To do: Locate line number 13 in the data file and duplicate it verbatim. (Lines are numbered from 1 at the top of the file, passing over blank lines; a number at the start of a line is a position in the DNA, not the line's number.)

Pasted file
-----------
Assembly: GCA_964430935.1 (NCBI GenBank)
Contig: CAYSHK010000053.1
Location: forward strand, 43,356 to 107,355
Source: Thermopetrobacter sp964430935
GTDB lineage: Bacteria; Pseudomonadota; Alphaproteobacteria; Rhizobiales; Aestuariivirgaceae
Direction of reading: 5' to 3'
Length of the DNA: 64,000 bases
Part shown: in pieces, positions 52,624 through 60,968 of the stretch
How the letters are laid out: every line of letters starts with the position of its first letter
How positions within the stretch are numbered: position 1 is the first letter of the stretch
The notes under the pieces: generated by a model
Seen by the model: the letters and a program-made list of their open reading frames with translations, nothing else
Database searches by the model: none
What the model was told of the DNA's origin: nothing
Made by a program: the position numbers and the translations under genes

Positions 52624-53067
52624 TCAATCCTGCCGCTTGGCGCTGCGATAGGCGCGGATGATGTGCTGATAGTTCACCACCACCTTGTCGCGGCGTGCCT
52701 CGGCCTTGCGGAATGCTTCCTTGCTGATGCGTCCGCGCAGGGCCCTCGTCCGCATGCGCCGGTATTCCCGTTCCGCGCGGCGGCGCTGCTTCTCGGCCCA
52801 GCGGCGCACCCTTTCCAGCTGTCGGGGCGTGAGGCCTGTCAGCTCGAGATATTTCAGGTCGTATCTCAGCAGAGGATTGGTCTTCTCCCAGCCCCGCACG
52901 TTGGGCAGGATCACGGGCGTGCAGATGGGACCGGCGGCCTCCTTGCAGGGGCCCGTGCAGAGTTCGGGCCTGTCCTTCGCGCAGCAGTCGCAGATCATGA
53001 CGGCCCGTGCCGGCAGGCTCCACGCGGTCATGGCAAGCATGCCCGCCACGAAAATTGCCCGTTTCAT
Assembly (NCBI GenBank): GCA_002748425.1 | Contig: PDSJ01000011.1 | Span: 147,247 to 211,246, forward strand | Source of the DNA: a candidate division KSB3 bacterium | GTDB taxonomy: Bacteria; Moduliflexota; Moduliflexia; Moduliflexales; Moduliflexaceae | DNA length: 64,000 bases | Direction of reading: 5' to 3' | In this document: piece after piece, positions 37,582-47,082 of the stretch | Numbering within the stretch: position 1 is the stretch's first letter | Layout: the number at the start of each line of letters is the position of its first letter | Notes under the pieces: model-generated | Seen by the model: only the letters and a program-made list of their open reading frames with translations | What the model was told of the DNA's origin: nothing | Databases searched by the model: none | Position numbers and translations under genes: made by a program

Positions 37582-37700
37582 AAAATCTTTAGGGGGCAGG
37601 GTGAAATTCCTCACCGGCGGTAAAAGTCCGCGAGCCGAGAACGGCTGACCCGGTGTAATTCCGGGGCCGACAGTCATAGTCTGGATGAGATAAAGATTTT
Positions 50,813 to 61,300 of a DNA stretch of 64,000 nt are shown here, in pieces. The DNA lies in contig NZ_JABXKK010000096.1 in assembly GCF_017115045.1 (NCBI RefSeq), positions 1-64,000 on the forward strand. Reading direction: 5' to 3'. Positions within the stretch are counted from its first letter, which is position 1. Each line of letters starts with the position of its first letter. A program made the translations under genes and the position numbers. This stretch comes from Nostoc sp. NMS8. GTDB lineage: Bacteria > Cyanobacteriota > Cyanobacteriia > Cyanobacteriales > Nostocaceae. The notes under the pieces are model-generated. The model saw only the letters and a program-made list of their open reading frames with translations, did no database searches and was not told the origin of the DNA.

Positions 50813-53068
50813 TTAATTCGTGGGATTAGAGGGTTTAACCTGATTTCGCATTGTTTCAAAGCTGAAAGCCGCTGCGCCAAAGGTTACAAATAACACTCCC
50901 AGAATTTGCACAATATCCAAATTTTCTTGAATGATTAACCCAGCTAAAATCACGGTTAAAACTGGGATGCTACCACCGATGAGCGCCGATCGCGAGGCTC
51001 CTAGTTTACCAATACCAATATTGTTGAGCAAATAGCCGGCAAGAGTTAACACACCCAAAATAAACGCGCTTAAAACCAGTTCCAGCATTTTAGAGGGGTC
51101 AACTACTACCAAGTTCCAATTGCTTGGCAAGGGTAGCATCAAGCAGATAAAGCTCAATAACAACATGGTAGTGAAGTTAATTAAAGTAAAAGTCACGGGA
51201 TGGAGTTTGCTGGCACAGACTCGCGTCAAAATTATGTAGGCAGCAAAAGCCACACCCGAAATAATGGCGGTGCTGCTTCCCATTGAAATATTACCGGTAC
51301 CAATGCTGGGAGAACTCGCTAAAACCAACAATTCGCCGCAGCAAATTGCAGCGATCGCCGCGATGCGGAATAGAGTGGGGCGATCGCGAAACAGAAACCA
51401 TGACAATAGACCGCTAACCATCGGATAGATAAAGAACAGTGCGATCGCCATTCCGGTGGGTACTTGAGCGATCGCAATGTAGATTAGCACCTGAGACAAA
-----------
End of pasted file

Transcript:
Database searches by the model: none